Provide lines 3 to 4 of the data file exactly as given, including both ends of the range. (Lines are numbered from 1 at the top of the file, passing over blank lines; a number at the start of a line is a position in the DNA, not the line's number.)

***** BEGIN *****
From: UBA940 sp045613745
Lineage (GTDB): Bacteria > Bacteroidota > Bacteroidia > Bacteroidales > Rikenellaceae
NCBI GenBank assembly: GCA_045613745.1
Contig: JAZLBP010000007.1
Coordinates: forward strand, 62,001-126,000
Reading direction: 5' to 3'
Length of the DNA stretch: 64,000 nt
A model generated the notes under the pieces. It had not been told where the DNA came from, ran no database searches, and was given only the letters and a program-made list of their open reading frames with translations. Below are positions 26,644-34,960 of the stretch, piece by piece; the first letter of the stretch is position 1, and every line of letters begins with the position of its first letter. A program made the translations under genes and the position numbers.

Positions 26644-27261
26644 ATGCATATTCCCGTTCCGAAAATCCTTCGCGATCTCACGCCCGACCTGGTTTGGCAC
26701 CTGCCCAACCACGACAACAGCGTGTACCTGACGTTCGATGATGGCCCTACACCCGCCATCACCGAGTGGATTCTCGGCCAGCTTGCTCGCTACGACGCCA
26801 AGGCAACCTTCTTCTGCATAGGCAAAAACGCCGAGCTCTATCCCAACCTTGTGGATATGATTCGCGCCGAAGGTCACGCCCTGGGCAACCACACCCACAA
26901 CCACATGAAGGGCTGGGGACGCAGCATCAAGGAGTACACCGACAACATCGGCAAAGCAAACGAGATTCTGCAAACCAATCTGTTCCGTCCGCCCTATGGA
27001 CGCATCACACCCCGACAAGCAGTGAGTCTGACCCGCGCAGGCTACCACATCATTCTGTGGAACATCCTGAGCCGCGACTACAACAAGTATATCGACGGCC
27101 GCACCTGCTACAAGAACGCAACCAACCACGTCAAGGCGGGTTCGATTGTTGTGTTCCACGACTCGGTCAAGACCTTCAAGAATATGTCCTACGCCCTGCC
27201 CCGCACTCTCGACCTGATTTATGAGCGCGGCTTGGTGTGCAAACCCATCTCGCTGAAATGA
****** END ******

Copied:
NCBI GenBank assembly: GCA_045613745.1
Contig: JAZLBP010000007.1